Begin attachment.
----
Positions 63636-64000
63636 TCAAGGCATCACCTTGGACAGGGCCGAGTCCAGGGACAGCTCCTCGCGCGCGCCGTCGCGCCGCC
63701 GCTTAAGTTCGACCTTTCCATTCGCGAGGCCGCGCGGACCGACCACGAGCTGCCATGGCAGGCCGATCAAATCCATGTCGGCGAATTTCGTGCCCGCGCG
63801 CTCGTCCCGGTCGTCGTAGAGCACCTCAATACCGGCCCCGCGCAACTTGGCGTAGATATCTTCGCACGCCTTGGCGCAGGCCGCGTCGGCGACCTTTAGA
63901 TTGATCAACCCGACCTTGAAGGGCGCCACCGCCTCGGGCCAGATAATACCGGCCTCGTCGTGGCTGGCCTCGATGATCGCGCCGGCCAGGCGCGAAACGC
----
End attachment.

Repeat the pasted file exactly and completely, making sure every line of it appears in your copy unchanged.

Positions 63636-64000
63636 TCAAGGCATCACCTTGGACAGGGCCGAGTCCAGGGACAGCTCCTCGCGCGCGCCGTCGCGCCGCC
63701 GCTTAAGTTCGACCTTTCCATTCGCGAGGCCGCGCGGACCGACCACGAGCTGCCATGGCAGGCCGATCAAATCCATGTCGGCGAATTTCGTGCCCGCGCG
63801 CTCGTCCCGGTCGTCGTAGAGCACCTCAATACCGGCCCCGCGCAACTTGGCGTAGATATCTTCGCACGCCTTGGCGCAGGCCGCGTCGGCGACCTTTAGA
63901 TTGATCAACCCGACCTTGAAGGGCGCCACCGCCTCGGGCCAGATAATACCGGCCTCGTCGTGGCTGGCCTCGATGATCGCGCCGGCCAGGCGCGAAACGC